As China's high tech innovation giant with an unprecedented IPO valuation, Ant Group shoulders great expectations from the public. News and commentaries have been full of praises of Ant Financial, and objective analysis and insights are rather rare.  Ant Group's road to internationalization will also be of great concern to people both inside and outside of China. At the same time, internationalization will be a difficult goal to reach in the short term, whether it is Alibaba, Tencent or Ant Group. Despite the fact that these companies are seeing huge market valuations and good growth, their core businesses still remain in the Chinese home markets.

 

One key reason that internationalization is difficult for Chinese companies is the gap between the Chinese system, culture, and values and those of the democracies. This gap means that the western democracies instinctively feel closer to US companies who share the same values, than to Chinese companies who have a different value system. The western versions of Alibaba and Ant Group are Amazon and Paypal. While Amazon and Paypal are undoubtedly globally acknowledged and widely accepted international companies, most of Alibaba or Ant Group's business currently is still mostly in the areas of China related trade and interactions.

 

Judging from the experiences of Chinese companies' efforts in going international over the past many years, if a Chinese company wants to be international, particularly in some new tech industries, technology, management and business model issues aside, a more critical but less obvious force of resistance it has to face is how to integrate the Chinese national image, culture, values, legal system and even education system into the mainstream universal value system in the democracies.  Addressing this issue will be fundamental in helping Chinese companies to go international. Perhaps this might become a direction of China's continuing reform and openness pursuit.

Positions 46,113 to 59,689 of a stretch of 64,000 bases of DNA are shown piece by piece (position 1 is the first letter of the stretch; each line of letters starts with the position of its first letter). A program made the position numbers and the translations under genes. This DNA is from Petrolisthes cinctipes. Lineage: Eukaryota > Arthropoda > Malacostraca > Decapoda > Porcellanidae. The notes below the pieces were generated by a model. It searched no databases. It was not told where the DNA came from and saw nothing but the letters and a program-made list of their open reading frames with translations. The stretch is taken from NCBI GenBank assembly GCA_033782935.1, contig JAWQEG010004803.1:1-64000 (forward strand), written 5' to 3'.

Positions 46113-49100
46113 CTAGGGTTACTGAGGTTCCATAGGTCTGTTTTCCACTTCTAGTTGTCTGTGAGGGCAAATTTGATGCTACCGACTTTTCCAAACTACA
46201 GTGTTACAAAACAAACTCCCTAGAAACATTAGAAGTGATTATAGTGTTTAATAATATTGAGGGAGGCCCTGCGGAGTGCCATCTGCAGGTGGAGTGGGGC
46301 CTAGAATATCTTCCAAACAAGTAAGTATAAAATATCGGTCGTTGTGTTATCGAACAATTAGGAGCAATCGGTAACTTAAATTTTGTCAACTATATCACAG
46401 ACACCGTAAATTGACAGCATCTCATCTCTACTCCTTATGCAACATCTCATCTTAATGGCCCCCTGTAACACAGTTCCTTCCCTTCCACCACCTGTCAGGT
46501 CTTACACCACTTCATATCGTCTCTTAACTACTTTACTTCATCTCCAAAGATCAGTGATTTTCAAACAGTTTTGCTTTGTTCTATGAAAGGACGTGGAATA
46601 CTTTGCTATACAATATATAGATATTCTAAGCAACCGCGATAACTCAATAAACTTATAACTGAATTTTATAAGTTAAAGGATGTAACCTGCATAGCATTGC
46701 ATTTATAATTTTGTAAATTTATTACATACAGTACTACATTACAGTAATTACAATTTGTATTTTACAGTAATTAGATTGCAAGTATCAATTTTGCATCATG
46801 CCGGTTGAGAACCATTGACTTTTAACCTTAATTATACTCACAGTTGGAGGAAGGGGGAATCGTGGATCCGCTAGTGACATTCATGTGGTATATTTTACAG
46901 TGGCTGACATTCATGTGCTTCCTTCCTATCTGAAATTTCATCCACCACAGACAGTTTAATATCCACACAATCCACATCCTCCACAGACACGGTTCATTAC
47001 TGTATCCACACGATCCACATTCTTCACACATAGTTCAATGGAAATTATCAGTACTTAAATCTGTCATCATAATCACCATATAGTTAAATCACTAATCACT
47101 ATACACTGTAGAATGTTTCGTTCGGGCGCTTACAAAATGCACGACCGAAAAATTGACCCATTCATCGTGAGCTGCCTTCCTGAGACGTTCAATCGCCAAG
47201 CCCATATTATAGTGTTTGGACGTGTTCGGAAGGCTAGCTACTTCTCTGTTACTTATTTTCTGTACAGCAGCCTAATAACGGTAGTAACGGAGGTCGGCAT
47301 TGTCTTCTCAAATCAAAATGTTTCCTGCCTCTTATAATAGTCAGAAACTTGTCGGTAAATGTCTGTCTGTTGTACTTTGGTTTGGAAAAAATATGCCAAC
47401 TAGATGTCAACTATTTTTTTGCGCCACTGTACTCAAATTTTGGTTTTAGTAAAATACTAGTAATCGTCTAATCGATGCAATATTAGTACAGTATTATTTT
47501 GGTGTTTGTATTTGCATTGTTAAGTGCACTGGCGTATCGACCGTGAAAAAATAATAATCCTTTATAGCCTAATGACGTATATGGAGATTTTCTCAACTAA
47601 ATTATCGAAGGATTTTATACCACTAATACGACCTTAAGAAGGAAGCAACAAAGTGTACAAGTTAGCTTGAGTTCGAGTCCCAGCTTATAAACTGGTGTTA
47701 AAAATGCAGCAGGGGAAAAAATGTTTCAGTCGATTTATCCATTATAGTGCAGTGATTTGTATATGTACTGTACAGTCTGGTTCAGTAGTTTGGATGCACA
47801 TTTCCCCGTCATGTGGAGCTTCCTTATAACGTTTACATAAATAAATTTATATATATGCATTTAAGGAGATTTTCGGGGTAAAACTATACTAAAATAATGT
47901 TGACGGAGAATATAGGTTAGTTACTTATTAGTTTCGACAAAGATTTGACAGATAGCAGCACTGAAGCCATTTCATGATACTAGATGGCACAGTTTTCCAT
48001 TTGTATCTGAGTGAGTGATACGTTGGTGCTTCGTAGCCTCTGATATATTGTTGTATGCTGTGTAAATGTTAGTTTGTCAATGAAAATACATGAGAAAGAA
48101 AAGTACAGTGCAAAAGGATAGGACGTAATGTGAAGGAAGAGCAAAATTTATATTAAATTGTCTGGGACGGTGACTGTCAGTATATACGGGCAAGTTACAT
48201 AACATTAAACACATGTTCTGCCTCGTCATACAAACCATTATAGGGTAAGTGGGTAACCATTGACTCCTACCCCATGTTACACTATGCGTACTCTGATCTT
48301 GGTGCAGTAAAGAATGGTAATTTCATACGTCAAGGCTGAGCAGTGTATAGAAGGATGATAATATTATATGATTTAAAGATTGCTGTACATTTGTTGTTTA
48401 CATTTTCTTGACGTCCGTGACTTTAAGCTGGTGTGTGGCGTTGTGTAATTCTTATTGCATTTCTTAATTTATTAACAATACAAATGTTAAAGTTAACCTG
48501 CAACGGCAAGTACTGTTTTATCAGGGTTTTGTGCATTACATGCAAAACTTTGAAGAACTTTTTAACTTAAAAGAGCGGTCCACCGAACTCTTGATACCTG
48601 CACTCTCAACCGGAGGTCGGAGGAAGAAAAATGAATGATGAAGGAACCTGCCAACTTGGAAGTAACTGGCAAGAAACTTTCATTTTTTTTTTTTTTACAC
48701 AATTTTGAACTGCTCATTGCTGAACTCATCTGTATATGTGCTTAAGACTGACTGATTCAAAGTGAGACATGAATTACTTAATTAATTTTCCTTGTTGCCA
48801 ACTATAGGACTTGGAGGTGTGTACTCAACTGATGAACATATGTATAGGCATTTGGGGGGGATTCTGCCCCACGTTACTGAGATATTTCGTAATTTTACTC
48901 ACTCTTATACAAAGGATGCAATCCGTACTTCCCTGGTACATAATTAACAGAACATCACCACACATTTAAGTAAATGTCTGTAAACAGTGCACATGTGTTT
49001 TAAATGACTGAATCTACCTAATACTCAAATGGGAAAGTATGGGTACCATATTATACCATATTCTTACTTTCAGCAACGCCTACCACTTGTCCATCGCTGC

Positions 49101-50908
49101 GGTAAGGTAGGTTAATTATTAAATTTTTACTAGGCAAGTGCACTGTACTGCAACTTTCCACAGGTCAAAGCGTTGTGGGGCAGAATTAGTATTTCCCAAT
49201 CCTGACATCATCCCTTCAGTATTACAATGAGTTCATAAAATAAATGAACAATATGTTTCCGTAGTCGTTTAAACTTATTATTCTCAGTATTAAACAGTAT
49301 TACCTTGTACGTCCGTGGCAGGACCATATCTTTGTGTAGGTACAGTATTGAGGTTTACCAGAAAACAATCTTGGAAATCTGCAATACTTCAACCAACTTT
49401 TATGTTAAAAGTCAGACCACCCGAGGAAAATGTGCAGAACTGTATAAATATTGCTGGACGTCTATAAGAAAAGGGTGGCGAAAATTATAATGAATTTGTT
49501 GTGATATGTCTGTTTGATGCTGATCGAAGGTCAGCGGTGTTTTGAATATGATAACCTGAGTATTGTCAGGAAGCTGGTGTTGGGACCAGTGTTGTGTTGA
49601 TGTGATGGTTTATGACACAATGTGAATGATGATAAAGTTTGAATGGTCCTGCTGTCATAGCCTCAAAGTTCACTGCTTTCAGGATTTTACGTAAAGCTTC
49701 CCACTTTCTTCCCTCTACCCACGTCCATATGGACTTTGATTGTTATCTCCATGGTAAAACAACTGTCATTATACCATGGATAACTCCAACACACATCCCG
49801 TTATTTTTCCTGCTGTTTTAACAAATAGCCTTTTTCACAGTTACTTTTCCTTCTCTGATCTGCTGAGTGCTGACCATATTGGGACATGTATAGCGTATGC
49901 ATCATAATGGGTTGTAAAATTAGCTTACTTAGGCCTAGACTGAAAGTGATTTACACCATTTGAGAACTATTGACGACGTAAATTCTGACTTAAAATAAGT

Ant Group's IPO might be hugely successful in the capital market, and enables international capital to get a share of the dividend of China's development. However, Ant is still at the early stage of its advance into the international market, and it will not be easy to replicate its domestic success outside of China. Ant has yet to explore its way forward.

 

 

About the author: CHEN Gen is a science and technology writer in China. He writes about new developments in the Internet, Fintech, biomedical and other fields. His email is:genchen2021@gmail.com.

 

 



Picture: https://eqs-cockpit.com/c/fncls.ssp?u=b71ecb3e1eb6cfb6a42905fb8ebf1967
Subtitle: author photo

File: An Unprecedented IPO, But Ant Group's Road to Internationalization Remains Long and Bumpy

29/10/2020 Dissemination of a Marketing Press Release, transmitted by EQS Group.
The issuer is solely responsible for the content of this announcement.